Last Monday, on my way to Davao City, I was again a witness to two road accidents involving motorcycles. In one roadside, a lifeless body, lay on the ground after he and his motorcycle drove straight underneath a hauler truck. In another road just several miles away, another motorcycle rammed into another motorcycle head on. Broken glass and blood are splattered all over the road. Both drivers were rushed to a hospital.These gory sights shocked even surgeons like me.
Motorcycles accidents top the list of vehicular accidents in our country today. This is according to the Trauma Registry of the Philippine Orthopedic Association. In my orthopedic practice, approximately 60-75% of cases I’ve handled are related to motorcycle accidents. In government health care institutions, more than half of the ward patients are victims of motorcycle accidents.
The type of injuries that motorcycle accidents bring are not only complex, but also unique. These injuries pose great challenge to our surgeons and require costly, repeated operations that exhaust both the patients and health care providers. I bet if the health care community do a cost analysis of treating motorcycle injuries and the amount at which government spend to save this patients, we’d be all shocked.
Some observations I have regarding motorcycle accidents:
- Drunk driving or driving under the influence of alcohol. Illegal but rarely enforced.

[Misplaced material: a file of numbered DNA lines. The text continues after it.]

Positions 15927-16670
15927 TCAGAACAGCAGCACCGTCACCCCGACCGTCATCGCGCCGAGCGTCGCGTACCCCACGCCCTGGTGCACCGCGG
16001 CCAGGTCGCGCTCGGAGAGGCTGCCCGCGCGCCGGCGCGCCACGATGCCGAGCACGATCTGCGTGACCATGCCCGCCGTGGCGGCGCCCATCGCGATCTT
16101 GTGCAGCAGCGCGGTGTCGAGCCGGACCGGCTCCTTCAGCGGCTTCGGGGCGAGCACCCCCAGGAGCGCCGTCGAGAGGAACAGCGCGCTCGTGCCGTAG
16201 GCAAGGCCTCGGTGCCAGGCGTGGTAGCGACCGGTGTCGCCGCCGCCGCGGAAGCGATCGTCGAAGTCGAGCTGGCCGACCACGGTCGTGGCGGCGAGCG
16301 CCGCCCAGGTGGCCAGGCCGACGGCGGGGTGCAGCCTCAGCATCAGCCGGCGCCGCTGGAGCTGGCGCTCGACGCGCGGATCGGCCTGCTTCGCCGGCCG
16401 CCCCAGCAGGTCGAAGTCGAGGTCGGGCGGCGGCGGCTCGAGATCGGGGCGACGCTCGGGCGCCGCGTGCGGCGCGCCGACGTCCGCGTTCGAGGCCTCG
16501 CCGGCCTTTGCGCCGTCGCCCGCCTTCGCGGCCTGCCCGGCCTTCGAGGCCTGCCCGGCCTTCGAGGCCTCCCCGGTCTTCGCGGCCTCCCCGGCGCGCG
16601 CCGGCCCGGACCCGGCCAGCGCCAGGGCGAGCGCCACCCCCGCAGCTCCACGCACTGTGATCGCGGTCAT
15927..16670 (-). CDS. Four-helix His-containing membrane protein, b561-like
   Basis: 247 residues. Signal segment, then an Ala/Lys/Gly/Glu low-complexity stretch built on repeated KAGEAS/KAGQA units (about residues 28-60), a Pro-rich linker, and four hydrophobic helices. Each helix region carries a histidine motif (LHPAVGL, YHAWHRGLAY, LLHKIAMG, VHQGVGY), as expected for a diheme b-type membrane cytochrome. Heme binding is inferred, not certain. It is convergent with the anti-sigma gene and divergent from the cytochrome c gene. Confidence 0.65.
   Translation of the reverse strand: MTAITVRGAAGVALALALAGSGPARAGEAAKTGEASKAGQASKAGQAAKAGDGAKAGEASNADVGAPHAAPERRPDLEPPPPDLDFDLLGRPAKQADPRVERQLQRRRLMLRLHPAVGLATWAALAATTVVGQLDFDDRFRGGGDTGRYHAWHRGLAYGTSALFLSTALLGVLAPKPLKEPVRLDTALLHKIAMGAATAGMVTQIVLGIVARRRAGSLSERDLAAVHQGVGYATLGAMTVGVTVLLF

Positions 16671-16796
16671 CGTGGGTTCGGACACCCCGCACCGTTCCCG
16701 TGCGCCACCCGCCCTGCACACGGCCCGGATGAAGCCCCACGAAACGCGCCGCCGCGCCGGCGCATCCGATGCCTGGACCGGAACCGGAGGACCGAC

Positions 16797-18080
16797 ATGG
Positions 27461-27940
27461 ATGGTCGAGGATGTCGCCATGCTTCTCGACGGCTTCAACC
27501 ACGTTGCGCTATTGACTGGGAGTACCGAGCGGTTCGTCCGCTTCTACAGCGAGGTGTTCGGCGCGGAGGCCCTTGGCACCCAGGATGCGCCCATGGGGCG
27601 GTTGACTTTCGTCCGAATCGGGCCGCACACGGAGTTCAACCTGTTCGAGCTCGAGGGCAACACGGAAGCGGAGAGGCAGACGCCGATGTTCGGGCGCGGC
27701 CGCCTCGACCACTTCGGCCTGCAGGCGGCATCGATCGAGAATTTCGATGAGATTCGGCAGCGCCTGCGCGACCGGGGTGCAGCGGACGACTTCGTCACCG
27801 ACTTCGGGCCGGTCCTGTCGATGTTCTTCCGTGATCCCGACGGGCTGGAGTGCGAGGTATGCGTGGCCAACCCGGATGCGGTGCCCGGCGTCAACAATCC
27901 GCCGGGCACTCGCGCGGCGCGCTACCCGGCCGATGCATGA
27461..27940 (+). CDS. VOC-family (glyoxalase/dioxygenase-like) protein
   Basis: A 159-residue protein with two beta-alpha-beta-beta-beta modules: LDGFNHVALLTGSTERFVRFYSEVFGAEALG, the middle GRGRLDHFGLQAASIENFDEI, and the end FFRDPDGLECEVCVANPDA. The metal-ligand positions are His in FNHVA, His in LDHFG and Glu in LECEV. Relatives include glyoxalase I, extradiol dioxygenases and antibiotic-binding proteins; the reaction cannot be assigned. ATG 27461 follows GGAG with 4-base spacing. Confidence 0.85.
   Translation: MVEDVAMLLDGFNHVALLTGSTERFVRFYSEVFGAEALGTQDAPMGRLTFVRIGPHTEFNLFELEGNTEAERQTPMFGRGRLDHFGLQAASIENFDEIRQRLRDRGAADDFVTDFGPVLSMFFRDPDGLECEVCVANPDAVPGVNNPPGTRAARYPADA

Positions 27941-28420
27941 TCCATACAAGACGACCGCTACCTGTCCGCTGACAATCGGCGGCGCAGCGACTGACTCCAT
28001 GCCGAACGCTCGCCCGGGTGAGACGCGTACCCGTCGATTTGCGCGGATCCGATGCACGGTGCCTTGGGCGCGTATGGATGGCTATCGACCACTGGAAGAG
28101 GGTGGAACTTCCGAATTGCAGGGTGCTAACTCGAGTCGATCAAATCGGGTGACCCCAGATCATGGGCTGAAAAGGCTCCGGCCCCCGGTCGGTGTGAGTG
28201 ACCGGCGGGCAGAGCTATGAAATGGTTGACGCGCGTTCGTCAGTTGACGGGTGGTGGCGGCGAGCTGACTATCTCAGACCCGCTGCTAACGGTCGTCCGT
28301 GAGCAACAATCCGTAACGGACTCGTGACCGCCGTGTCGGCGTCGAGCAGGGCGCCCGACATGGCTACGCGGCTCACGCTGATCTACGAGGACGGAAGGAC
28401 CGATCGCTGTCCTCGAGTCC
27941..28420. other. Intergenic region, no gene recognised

- You only need Php 2,000.00 downpayment to get and drive your new motorcycle. The motorcycle industry is a huge market. Motorcycle makers really made acquiring motorcycles easy.
- Lukewarm or almost non existent enforcement of motorcycle laws and regulations.
- It’s very easy to get drivers license in the Philippines. Some say, in the Philippines, even a blind person can get a driver’s license.
- Teenagers sneakingly drive motorcycles and they drive like road kings.
- Some schools give parking spaces for students with motorcycles. I mean, do they check if these kids have driver’s license?
- Approximately half of motorcycle drivers nowadays have one violation or two in their motorcycle ” papers”. No or expired registration, etc..
- In the Philippines, because we are culturally magnanimous, we still shoulder medical expenses of motorcycle accident injuries even if it was the motorcycle driver’s fault.
- Motorcycle injuries in my city dropped when there was a rise in motorcycle theft and deaths.
- Motorcycle injuries also dropped when the gasoline prices rose sky high.
There I’ve said it. Well, authorities can simply deny all these and more and say we’re all fine. Lack of budget and manpower seem a pretty good excuse I suppose. But the fact still remains, motorcycle related accidents keeps on rising. Just watch your TV channels evening news and you’ll know what I’m talking!